Author(s): Bernard-Henri Levy
The shocking book that caused a furor in Europe now comes to Australia
Bernard-Henri Levy's Who Killed Daniel Pearl? offers a harrowing look at Pearl's life and tragic death wrought with a unique blending of journalism, novelist's imagination, and autobiography. Levy — an acclaimed French philosopher and bestselling author in Europe — in 2002 launched a one-year journey to understand Wall Street Journal reporter Pearl and the circumstances that led to his murder in Pakistan; the briskly paced result traces a thread from Pearl's killers through Pakistan's Inter-Services Intelligence and, possibly, to Al-Quaida. In building his case, Levy takes none of the news stories on face value. At great personal risk, he follows the same steps that Pearl walked to the very farm house where the journalist was killed. He seems to question everything and provides bearing witness as the truth-telling reportage required in a nation like Pakistan that "has lost even the very idea of what a free press could be."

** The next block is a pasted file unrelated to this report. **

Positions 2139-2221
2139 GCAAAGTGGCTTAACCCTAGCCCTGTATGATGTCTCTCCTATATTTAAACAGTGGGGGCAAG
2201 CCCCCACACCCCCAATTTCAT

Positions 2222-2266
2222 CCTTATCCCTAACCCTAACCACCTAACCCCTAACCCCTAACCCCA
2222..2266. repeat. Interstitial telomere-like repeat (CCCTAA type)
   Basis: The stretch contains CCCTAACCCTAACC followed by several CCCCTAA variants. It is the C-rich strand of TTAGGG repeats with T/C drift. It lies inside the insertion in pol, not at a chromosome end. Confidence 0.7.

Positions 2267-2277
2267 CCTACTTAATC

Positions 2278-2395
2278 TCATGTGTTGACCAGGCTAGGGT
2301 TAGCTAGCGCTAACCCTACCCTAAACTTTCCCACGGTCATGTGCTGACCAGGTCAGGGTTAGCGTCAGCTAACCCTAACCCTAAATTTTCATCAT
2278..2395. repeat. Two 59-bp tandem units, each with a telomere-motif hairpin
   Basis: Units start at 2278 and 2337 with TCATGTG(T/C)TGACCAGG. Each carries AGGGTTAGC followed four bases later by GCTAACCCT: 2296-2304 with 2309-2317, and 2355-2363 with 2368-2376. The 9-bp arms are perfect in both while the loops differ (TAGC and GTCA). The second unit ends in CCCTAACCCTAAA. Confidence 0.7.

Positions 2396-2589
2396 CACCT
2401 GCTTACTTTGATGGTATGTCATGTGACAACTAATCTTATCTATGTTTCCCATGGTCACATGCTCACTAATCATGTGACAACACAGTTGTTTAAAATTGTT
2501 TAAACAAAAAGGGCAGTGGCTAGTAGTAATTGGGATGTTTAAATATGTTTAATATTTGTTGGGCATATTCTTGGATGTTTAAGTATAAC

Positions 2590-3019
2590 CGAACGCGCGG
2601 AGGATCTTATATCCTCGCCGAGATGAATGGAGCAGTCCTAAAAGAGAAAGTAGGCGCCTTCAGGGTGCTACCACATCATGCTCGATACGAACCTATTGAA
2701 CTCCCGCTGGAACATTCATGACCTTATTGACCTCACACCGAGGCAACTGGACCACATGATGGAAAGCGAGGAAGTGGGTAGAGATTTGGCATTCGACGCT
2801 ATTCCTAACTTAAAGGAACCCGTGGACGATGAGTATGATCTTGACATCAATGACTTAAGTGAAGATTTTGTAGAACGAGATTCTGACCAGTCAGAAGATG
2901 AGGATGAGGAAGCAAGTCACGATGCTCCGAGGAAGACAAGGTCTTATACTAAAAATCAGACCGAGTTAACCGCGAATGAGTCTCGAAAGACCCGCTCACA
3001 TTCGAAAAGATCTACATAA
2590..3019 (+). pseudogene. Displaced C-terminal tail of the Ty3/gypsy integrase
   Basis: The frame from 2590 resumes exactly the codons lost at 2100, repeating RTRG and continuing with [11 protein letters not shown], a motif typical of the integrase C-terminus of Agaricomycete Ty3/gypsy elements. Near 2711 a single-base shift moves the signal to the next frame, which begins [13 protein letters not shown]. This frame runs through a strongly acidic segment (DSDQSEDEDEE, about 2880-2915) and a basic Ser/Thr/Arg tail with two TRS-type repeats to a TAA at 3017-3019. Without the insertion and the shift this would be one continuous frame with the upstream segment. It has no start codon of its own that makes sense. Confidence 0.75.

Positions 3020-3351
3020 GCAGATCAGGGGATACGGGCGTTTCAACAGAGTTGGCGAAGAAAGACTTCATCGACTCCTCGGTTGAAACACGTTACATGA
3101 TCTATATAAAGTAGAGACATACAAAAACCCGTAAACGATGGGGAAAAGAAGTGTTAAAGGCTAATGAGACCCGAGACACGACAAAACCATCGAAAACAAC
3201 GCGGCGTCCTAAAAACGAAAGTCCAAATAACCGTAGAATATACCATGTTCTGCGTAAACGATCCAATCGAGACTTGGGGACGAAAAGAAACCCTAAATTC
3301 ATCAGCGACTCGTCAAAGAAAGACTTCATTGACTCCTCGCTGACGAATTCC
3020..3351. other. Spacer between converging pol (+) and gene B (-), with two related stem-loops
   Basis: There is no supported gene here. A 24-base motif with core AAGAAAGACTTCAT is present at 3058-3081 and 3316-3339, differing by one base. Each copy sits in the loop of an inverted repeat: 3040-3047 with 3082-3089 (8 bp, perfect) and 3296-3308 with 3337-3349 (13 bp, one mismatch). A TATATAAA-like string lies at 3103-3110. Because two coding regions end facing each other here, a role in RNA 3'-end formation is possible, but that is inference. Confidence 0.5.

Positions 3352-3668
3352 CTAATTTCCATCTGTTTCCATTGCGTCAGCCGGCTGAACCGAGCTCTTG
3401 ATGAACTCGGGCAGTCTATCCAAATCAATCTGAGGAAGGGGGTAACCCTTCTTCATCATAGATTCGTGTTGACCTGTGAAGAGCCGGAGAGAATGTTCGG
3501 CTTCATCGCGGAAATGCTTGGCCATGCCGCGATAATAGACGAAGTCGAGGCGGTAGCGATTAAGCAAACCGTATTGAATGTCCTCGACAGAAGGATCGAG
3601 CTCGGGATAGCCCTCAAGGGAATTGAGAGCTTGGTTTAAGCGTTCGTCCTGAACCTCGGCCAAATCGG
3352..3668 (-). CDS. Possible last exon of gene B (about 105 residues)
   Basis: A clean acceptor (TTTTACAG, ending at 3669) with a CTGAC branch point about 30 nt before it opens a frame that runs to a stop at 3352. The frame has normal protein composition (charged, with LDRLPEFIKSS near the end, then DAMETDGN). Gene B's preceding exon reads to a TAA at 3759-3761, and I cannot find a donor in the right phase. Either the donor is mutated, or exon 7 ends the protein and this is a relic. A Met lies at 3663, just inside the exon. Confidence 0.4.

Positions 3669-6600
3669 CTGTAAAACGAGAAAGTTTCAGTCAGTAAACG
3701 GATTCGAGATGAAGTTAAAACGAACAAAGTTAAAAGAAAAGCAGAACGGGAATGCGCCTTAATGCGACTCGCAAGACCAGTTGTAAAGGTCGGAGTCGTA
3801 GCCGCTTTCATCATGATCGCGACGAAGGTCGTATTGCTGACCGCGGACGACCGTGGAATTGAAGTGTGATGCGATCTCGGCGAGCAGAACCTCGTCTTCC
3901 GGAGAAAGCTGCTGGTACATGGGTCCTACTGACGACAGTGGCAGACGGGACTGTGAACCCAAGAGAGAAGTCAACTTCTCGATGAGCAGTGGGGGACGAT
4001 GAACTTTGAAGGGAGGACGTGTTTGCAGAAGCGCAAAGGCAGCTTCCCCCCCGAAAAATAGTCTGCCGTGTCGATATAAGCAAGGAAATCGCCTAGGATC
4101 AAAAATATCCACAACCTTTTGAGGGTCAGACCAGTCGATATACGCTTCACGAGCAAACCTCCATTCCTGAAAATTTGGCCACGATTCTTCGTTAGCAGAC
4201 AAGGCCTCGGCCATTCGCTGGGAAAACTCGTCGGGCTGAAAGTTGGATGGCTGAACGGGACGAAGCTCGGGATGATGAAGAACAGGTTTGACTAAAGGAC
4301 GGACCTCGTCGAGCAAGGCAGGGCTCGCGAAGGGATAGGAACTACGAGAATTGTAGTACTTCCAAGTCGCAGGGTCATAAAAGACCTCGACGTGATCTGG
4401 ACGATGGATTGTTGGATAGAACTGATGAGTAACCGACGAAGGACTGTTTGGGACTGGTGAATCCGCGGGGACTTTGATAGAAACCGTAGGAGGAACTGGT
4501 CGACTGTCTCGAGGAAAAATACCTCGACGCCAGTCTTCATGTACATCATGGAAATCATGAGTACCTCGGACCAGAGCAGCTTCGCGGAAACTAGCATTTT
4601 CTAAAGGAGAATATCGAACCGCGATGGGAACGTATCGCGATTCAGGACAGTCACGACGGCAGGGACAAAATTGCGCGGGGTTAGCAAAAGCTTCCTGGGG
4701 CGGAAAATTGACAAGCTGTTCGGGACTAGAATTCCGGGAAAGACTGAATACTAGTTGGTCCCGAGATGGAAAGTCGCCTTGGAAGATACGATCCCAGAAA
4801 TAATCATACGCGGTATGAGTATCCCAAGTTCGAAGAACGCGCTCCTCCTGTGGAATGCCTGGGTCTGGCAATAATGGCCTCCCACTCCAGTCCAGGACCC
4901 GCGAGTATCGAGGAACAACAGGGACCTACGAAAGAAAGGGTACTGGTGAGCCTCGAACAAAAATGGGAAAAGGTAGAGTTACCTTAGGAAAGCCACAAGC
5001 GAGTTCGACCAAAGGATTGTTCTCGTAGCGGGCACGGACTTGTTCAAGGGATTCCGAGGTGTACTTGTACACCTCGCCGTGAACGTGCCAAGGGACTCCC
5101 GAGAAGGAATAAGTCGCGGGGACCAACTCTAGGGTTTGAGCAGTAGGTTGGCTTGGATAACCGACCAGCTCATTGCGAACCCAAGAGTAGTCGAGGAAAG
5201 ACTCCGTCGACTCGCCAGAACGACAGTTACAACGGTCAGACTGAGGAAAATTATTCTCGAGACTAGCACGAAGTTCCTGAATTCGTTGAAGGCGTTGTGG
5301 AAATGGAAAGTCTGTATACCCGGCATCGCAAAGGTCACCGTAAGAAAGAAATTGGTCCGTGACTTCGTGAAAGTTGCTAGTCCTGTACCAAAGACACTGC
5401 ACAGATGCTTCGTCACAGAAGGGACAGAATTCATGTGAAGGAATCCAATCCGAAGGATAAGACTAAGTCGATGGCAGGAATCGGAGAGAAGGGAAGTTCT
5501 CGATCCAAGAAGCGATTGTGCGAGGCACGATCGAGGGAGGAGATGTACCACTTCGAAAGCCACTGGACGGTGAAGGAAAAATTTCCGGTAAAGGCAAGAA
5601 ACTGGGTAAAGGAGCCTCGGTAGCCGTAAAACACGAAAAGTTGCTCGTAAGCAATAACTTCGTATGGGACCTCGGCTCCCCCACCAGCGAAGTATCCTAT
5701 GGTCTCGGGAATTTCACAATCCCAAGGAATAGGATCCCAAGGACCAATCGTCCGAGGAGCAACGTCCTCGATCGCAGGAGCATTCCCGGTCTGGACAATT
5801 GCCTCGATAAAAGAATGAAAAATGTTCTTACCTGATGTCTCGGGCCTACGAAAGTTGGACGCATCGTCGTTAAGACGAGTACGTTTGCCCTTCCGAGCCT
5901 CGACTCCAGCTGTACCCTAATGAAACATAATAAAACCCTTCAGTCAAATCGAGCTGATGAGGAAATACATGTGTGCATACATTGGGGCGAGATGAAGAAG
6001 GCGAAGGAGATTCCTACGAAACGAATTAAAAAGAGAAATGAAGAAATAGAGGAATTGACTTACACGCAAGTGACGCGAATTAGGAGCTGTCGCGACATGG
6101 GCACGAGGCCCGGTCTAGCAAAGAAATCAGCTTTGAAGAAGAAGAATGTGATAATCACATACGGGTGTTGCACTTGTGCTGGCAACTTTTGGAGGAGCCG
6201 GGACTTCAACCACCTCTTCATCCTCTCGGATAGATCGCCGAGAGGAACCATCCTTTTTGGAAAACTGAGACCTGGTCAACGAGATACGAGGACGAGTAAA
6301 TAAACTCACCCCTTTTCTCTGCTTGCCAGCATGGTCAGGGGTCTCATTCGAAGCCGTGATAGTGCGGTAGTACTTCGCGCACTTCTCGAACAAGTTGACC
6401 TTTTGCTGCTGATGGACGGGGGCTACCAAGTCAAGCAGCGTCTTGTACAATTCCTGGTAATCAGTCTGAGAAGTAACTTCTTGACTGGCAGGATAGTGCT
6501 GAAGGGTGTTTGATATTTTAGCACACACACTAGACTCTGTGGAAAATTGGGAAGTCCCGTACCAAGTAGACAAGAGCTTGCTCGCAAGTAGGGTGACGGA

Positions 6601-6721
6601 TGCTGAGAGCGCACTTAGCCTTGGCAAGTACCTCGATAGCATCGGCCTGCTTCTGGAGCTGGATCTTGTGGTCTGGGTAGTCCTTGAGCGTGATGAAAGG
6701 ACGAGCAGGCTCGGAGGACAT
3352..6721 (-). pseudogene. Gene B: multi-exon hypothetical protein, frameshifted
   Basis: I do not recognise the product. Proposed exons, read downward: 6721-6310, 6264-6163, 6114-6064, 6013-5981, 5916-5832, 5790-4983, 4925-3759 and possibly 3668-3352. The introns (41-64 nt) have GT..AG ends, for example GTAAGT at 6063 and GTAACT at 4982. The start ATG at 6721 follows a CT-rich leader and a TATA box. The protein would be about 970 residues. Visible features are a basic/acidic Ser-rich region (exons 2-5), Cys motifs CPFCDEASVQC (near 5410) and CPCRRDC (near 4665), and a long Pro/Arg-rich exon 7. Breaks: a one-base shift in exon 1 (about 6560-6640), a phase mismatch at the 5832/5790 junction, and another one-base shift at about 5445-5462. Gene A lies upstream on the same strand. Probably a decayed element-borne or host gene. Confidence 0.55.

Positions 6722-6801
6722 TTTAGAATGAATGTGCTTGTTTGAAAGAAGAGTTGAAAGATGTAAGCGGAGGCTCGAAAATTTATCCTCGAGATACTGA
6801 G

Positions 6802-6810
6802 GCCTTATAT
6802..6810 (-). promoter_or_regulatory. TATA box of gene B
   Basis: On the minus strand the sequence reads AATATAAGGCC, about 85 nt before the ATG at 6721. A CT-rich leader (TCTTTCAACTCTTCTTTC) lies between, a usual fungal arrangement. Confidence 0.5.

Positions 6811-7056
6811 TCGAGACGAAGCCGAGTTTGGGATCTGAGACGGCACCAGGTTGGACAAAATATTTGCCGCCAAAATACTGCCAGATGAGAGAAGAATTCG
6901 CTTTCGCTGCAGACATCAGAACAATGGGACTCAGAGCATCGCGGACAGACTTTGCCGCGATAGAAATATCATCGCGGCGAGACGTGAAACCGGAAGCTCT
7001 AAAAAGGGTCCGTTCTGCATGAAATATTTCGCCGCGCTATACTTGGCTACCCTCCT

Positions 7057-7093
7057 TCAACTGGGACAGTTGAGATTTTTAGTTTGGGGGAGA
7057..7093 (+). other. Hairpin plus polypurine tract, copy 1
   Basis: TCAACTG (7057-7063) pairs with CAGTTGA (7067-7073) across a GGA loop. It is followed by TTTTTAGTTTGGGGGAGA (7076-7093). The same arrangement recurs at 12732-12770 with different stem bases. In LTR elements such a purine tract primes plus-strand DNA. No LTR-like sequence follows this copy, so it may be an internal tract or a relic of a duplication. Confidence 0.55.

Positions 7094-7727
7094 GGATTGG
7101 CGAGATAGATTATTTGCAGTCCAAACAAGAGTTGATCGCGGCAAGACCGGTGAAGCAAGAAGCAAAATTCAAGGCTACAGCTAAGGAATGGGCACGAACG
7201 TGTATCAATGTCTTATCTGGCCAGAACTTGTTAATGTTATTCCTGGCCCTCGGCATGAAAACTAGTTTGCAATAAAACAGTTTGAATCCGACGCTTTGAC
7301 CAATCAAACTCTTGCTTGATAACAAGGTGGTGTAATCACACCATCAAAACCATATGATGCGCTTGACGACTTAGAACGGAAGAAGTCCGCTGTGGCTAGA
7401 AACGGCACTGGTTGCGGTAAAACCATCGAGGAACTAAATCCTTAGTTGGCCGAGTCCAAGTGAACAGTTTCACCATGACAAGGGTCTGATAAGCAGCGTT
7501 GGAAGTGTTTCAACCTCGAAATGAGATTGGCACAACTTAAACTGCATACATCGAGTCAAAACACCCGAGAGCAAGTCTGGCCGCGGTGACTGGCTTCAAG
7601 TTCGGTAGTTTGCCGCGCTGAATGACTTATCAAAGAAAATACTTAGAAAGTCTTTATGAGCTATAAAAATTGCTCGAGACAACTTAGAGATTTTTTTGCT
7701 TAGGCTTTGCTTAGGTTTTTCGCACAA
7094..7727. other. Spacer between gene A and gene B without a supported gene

But Levy does not let his interrogative mind crush the emotional weight of his subject. He questions himself frequently, undermines his own assumptions, and continually returns to the man, Pearl: "a man who was ordinary and exemplary, normal and admirable." Ultimately, the book is a powerful work of compassion as much as a valuable bit of detective work. It is about a good man who died too soon as well as the terrible alliances that could perform such an act against him. Levy does not want Pearl's lessons to be lost to the world. He, like Pearl, seeks a "gentle Islam" that will resist the ring of blood and hate in what Levy calls "the beginning of the grand struggle of the century." — Patrick O'Kelley